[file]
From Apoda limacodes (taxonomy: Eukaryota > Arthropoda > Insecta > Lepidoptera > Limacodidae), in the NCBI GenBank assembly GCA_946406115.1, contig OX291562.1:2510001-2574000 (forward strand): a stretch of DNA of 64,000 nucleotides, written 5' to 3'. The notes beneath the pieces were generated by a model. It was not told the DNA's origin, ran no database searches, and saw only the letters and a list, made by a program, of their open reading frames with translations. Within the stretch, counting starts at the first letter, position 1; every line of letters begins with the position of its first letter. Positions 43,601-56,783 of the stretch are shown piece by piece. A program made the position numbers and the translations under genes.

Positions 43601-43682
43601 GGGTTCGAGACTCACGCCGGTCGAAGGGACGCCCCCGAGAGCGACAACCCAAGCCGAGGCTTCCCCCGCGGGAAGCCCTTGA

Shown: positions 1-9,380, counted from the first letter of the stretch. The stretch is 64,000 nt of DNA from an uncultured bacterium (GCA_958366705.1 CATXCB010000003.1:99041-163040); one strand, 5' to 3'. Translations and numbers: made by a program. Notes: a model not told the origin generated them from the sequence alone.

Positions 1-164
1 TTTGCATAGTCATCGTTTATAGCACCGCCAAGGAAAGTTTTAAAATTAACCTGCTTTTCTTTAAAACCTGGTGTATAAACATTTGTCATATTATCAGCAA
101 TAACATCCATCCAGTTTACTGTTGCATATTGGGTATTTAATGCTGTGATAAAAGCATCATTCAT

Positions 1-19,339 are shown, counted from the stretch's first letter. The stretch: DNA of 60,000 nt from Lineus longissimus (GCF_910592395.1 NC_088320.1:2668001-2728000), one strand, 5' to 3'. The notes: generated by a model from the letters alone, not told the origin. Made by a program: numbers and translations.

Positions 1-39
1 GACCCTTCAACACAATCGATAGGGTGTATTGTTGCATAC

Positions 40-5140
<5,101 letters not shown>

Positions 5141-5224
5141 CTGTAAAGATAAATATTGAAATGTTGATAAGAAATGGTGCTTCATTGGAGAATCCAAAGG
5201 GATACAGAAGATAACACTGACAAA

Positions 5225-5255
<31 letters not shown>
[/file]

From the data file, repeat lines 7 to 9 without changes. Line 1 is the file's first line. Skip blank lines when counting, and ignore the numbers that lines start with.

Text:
101 TAACATCCATCCAGTTTACTGTTGCATATTGGGTATTTAATGCTGTGATAAAAGCATCATTCAT

Positions 1-19,339 are shown, counted from the stretch's first letter. The stretch: DNA of 60,000 nt from Lineus longissimus (GCF_910592395.1 NC_088320.1:2668001-2728000), one strand, 5' to 3'. The notes: generated by a model from the letters alone, not told the origin. Made by a program: numbers and translations.

Positions 1-39